COMMUNITARIANISM DOES NOT COMMIT ITSELF TO PRIVACY AS THE AFFIRMATIVE PLAN DOES
COMMUNITARIANISM REJECTS THE RIGHT TO PRIVACY
John Schwartz, The Washington Post, March 29, 1999, SECTION: FINANCIAL; Pg. F21; TITLE: A Middle Ground in the Privacy War? Web // acs-EE2001
[Etzioni] rethinking of privacy leads him to reject the notions that led to a constitutional right of privacy, best expressed in the landmark 1965 case Griswold v. Connecticut.
In that case, Justice William O. Douglas found a right of privacy in the "penumbra," or shadow border, of rights granted by other constitutional amendments -- such as freedom of speech, freedom from unreasonable search and seizure, freedom from having troops billeted in our homes.
Etzioni scoffs at this "stretched interpretation of a curious amalgam of sundry pieces of various constitutional rights," and says we need only look to the simpler balancing act we've developed in Fourth Amendment cases governing search and seizure, which give us privacy protection by requiring proper warrants before government can tap a phone or search a home.
THE BEST WAY TO ANALYZE PRIVACY IS TO RETURN TO A FUNDAMENTAL CONSIDERATION OF THE RIGHTS AND DUTIES OF INDIVIDUALS TO EACH OTHER AND THE STATE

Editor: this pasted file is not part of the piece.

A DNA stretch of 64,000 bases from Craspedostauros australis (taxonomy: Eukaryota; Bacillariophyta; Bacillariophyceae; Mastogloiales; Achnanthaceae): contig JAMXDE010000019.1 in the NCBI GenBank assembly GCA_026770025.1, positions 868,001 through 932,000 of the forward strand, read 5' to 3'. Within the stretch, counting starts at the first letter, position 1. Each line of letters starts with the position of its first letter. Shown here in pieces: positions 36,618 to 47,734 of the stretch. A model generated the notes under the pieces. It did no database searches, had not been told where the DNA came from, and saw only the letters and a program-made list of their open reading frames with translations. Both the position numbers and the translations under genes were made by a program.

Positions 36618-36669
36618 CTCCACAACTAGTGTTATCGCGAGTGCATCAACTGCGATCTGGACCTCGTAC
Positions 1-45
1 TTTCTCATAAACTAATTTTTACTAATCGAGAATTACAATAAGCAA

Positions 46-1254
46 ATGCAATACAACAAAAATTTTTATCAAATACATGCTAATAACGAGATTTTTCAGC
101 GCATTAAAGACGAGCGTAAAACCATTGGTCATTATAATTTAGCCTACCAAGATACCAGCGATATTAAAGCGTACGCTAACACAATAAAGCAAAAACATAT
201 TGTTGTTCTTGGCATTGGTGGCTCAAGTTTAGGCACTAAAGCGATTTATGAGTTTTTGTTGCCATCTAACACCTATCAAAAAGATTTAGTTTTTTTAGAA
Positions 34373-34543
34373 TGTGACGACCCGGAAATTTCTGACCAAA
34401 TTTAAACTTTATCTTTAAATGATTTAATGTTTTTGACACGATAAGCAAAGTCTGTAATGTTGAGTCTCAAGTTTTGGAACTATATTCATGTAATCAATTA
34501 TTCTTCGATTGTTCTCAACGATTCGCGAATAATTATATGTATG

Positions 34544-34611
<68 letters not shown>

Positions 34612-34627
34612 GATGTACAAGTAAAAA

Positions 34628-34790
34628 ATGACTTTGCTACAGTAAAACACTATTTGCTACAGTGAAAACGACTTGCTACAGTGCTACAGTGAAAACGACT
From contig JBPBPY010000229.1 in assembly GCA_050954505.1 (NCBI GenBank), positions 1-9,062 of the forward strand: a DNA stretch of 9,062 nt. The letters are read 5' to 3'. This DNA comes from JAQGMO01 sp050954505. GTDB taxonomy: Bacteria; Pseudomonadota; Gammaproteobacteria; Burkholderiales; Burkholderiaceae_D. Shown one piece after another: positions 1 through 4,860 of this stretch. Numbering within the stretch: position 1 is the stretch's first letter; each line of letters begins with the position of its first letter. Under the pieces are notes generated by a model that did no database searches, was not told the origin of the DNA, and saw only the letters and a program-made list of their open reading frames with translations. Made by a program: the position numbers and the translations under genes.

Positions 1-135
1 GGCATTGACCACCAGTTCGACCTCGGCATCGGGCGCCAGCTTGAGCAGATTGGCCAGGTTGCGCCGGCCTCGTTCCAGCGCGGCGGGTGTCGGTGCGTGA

Richard A. Epstein National Review, September 27, 1999, TITLE: Privacy, Please; Thinking about a troublesome concept. // acs-VT2001
A neat resolution of the privacy issue will remain elusive. It is possible, however, to chart a rough path through the maze-but only by resisting the temptation to wallow in the novelty of recent manifestations of the privacy debate. What we must do is return to the fundamental principles that determine the rights and duties of individuals to each other and to the state.
PRIVACY CONFLICTS WITH SOCIETAL VALUES
Fred H. Cate, Brookings Institution, 1997; PRIVACY IN THE INFORMATION AGE, EE2001-mfp p. 10 2
An important part of that balance is recognizing that protecting privacy imposes real costs. it facilitates the dissemination of false and misleading information, increases the cost of providing products and services, and interferes with meaningful evaluation of students and employees. Privacy conflicts with other important values within the society, such as society's interest in free expression, preventing and punishing crime, protection of private property, and the efficient operation of government. Privacy even conflicts with what may seem to be more mundane interests such as the desire for instant credit, better targeted mass mailings, lower insurance rates, faster service when ordering merchandise by telephone, qualified employees, or special recognition for frequent travelers. All of these and countless other benefits come at the expense of some privacy. The same features of information technologies and markets that raise the stakes of not protecting personal privacy, raise the risks of overprotecting it.